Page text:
Goodreads ~ In 1950s Quebec, French and English tolerate each other with precarious civility - much like Maggie Hughes’ parents. Maggie’s English-speaking father has ambitions for his daughter that don’t include marriage to the poor French boy on the next farm over. But Maggie’s heart is captured by Gabriel Phénix. When she becomes pregnant at fifteen, her parents force her to give baby Elodie up for adoption and get her life ‘back on track’.
Elodie is raised in Quebec’s impoverished orphanage system. It’s a precarious enough existence that takes a tragic turn when Elodie, along with thousands of other orphans in Quebec, is declared mentally ill as the result of a new law that provides more funding to psychiatric hospitals than to orphanages. Bright and determined, Elodie withstands abysmal treatment at the nuns’ hands, finally earning her freedom at seventeen, when she is thrust into an alien, often unnerving world.
Maggie, married to a businessman eager to start a family, cannot forget the daughter she was forced to abandon, and a chance reconnection with Gabriel spurs a wrenching choice. As time passes, the stories of Maggie and Elodie intertwine but never touch, until Maggie realizes she must take what she wants from life and go in search of her long-lost daughter, finally reclaiming the truth that has been denied them both.
Maggie is the daughter of an English father and a French mother outside Montreal in the late 1940s/early 1950s. Her father owns a seed shop where Maggie loves to work and hopes to eventually manage. As a teenager, she falls in love with Gabriel, a poor French boy who lives next door. Her parents want a better life for her and try to break them up. When Maggie discovers she is pregnant, her parents send her away to have the baby so the family wouldn't be shamed.
Maggie becomes an adult and marries the kind of man her parents had in mind for her. When she runs into Gabriel years later, she realizes how unhappy she is and her marriage breaks up. She has never forgotten Elodie and is determined to find her.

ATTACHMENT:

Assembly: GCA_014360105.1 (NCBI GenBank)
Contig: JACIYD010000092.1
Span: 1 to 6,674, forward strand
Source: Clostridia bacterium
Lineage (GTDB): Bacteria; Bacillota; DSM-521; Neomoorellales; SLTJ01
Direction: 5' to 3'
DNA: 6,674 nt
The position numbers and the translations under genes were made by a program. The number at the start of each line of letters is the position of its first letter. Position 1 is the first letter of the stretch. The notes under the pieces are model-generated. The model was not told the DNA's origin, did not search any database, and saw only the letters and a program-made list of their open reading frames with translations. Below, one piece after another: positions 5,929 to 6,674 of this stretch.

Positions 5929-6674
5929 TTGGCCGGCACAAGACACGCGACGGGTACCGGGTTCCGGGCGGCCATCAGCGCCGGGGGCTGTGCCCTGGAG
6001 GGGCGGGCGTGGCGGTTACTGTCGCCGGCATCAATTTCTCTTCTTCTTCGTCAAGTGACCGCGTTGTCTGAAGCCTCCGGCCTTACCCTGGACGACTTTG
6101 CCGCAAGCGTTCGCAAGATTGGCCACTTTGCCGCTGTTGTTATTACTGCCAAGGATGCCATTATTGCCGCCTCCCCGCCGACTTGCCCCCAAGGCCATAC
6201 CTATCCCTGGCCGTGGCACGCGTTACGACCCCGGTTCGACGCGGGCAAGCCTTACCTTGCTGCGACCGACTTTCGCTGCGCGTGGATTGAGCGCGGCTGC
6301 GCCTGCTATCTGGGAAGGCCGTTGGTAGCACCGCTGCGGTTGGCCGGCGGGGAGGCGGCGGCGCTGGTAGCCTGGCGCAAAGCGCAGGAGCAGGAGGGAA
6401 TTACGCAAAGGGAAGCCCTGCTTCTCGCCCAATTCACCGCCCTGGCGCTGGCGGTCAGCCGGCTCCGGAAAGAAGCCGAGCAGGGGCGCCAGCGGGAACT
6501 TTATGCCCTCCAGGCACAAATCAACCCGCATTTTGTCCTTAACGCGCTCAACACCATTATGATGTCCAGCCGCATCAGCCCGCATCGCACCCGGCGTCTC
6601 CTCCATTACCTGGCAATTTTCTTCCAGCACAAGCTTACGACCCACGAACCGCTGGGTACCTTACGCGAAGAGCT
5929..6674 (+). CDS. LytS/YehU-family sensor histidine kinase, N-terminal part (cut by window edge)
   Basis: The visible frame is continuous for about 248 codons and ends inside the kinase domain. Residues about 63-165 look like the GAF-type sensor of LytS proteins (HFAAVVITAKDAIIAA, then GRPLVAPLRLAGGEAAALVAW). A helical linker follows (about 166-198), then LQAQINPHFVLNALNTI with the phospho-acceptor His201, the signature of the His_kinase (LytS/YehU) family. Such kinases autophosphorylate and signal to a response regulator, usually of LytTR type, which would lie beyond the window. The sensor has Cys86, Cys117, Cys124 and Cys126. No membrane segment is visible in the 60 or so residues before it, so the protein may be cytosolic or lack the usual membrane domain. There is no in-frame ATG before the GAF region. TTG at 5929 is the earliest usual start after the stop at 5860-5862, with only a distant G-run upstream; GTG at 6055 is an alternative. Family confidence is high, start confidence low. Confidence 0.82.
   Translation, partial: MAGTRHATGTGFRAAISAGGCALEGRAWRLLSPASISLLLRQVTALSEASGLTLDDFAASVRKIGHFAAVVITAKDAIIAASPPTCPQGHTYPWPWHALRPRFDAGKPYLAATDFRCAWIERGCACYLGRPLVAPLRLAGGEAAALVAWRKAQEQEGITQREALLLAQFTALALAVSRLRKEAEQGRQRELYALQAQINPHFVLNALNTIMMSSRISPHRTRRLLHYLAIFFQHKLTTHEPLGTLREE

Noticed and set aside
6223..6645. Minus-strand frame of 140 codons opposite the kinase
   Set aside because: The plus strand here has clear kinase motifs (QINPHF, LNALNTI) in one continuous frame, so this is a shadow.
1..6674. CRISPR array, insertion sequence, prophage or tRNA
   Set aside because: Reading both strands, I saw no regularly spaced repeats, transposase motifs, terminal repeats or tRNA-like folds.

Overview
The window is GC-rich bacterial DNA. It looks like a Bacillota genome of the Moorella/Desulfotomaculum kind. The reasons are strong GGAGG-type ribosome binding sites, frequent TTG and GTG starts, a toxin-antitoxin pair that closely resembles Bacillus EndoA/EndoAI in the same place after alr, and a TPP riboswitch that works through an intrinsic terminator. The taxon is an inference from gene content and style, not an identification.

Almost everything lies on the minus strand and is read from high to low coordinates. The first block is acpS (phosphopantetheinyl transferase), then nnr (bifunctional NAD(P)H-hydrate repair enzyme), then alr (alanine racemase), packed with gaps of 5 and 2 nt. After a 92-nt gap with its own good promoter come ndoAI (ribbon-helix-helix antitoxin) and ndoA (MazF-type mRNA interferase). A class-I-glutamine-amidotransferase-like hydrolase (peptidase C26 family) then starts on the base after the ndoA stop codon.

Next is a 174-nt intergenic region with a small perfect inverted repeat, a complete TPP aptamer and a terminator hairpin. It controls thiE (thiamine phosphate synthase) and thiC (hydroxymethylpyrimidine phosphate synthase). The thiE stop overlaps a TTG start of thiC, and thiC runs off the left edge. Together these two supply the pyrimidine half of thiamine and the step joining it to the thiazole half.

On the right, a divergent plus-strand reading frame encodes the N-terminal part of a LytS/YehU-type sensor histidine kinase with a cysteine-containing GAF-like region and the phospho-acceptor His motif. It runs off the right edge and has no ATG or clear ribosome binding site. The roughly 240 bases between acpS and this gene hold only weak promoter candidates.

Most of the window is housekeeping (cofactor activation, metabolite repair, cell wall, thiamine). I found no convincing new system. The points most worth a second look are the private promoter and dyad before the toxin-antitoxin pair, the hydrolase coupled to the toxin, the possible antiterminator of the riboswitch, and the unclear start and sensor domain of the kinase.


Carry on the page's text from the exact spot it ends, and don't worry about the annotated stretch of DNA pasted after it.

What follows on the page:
The baby, Elodie, was put up for adoption, which turns out doesn't happen. Instead Elodie is placed in a Catholic orphanage. Because they received more funding from the Quebec government, orphanages became mental institutions and the orphans were recategorized as mental patients and people with real mental illnesses were moved into the orphanages to live among them. Elodie keeps dreaming that her family would eventually find her and rescue her. She is released when she becomes an adult, uneducated and naïve to the real world.
It's the first book I've read by this author and I enjoyed it. It was hard to read at times because brutal and abusing treatment of the orphans, especially by the nuns. It was an interesting story and is based on the Duplessis Orphans. I wasn't aware of them and was horrified to learn more. I also didn't realize how deep the rivalry was between the English and the French in Quebec at that time.
I liked the writing style. It is written in third person perspective alternating between Maggie and Elodie's voices. As a head's up, there is swearing and violence. I thought the characters were believable and cheering for Maggie and Elodie.